There was among the young graduating soldiers one who seemed depressed
and out of touch with the triumphant blare of militarism, for he alone
of his fellow classmen had there no kith nor kin to bid him God-speed in
his new career.

Standing apart under the broad shadow of an oak, he looked out over long
stretches of forest and river, but what he saw was his home in distant
Kentucky - the old farmhouse that the sun and the rain and the lichens
had softened into a mottled gray. He saw the gleaming brook that wound
its way through the tangle of orchard and garden, and parted the distant
blue-grass meadow.

He saw his aged mother sitting under the honeysuckle trellis, book in
hand, but thinking, he knew, of him. And then there was the perfume of
the flowers, the droning of the bees in the warm sweet air and the
drowsy hound at his father's feet.

But this was not all the young man saw, for Philip Dru, in spite of his
military training, was a close student of the affairs of his country,
and he saw that which raised grave doubts in his mind as to the outcome
of his career. He saw many of the civil institutions of his country
debased by the power of wealth under the thin guise of the
constitutional protection of property. He saw the Army which he had
sworn to serve faithfully becoming prostituted by this same power, and
used at times for purposes of intimidation and petty conquests where the
interests of wealth were at stake. He saw the great city where luxury,
dominant and defiant, existed largely by grace of
exploitation - exploitation of men, women and children.

The young man's eyes had become bright and hard, when his day-dream was
interrupted, and he was looking into the gray-blue eyes of Gloria
Strawn - the one whose lot he had been comparing to that of her sisters
in the city, in the mills, the sweatshops, the big stores, and the
streets. He had met her for the first time a few hours before, when his
friend and classmate, Jack Strawn, had presented him to his sister. No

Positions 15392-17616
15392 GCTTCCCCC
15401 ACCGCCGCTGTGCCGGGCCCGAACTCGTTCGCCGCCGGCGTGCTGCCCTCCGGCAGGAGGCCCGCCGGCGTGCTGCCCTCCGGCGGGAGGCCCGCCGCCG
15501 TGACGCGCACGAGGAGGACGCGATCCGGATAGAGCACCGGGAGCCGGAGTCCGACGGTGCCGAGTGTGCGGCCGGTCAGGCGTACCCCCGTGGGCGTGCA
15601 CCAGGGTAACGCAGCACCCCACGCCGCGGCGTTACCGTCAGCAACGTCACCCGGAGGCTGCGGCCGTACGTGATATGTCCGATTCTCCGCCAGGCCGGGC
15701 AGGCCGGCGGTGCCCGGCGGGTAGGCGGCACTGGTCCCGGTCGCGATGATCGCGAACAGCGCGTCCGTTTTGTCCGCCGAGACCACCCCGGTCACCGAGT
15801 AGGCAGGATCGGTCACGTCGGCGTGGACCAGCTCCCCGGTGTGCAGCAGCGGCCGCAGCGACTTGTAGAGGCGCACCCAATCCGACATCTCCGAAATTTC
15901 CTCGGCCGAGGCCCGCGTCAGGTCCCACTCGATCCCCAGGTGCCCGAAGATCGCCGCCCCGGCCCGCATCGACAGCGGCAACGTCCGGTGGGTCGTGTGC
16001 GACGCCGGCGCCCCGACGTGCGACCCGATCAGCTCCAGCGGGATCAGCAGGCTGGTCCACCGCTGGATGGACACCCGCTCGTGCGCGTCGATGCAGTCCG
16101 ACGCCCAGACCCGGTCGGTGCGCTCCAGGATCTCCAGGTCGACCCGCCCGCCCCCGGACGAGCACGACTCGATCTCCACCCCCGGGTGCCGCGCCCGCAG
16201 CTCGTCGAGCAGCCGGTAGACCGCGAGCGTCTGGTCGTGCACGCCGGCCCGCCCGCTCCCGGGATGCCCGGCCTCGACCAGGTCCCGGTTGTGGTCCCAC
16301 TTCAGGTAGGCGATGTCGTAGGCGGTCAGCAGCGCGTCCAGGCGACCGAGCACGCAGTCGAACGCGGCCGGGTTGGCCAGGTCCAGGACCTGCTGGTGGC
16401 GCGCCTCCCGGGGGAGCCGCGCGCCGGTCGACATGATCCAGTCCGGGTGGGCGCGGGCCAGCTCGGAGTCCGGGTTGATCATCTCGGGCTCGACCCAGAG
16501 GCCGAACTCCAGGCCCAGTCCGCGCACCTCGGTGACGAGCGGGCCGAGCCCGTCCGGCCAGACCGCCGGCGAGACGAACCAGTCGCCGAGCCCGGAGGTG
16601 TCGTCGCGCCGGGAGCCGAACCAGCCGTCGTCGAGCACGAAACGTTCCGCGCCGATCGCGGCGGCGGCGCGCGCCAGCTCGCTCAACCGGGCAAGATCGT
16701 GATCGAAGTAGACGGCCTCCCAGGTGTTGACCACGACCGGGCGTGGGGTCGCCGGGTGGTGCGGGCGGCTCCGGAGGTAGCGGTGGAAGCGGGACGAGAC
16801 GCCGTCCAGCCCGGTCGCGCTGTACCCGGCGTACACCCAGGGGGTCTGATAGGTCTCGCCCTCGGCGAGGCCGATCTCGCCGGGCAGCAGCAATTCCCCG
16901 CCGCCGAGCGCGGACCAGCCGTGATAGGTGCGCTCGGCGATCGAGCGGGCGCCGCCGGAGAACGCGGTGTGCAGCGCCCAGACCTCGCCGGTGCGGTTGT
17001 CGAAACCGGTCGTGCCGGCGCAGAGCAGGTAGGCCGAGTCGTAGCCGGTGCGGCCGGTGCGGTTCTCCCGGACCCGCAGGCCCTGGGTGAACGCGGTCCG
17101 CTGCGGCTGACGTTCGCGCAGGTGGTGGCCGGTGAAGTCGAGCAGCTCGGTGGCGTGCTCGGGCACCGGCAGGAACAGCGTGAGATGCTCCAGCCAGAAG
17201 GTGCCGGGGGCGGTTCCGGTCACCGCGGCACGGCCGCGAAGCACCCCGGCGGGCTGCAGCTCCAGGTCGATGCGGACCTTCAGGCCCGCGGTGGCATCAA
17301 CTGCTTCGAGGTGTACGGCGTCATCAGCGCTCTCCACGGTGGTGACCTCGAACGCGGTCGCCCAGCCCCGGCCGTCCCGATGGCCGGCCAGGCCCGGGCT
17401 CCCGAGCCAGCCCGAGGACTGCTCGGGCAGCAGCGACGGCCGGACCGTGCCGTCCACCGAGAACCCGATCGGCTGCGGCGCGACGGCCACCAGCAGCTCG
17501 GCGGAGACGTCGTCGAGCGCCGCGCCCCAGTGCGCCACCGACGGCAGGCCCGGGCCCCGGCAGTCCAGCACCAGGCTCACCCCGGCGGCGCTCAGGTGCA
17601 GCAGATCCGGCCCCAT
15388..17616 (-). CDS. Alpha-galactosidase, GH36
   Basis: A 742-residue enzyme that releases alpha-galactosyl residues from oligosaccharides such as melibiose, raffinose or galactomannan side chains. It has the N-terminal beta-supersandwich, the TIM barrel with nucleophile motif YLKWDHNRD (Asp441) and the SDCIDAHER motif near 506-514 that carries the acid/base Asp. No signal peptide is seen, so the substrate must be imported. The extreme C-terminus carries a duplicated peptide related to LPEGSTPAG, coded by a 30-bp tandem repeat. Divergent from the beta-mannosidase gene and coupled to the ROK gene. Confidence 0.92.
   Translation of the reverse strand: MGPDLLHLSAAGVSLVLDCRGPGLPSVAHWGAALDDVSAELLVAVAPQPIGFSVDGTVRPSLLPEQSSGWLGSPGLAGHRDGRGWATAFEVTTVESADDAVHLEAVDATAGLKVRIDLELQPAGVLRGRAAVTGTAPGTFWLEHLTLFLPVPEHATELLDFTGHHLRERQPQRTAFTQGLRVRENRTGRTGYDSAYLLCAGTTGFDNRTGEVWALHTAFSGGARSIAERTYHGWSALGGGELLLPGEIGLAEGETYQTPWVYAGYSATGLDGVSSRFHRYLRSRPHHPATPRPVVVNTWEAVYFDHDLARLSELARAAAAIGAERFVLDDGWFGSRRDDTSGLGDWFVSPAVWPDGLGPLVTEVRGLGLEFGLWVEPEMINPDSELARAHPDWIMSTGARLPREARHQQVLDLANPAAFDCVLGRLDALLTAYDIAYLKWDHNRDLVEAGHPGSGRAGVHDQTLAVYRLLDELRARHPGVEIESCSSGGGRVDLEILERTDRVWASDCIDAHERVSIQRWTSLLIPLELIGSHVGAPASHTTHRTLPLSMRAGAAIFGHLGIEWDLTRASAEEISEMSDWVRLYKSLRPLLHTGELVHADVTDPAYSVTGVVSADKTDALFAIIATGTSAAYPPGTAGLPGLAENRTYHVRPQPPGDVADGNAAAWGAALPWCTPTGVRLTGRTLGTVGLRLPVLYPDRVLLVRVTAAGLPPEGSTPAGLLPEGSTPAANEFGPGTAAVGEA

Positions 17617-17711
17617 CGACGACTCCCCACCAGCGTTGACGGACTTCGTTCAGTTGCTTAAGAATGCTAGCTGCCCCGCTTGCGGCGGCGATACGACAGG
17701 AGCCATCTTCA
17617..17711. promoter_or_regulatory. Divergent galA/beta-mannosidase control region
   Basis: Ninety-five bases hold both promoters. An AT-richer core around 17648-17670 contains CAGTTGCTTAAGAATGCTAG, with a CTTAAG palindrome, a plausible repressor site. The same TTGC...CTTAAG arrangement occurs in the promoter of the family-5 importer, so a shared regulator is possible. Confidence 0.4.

comrade knew Dru better than Strawn, and no one admired him so much.
Therefore, Gloria, ever seeking a closer contact with life, had come to
West Point eager to meet the lithe young Kentuckian, and to measure him
by the other men of her acquaintance.

She was disappointed in his appearance, for she had fancied him almost
god-like in both size and beauty, and she saw a man of medium height,
slender but toughly knit, and with a strong, but homely face. When he
smiled and spoke she forgot her disappointment, and her interest
revived, for her sharp city sense caught the trail of a new experience.

To Philip Dru, whose thought of and experience with women was almost
nothing, so engrossed had he been in his studies, military and economic,
Gloria seemed little more than a child. And yet her frank glance of
appraisal when he had been introduced to her, and her easy though
somewhat languid conversation on the affairs of the commencement,
perplexed and slightly annoyed him. He even felt some embarrassment in
her presence.

Child though he knew her to be, he hesitated whether he should call her
by her given name, and was taken aback when she smilingly thanked him
for doing so, with the assurance that she was often bored with the
eternal conventionality of people in her social circle.

Suddenly turning from the commonplaces of the day, Gloria looked
directly at Philip, and with easy self-possession turned the
conversation to himself.

"I am wondering, Mr. Dru, why you came to West Point and why it is you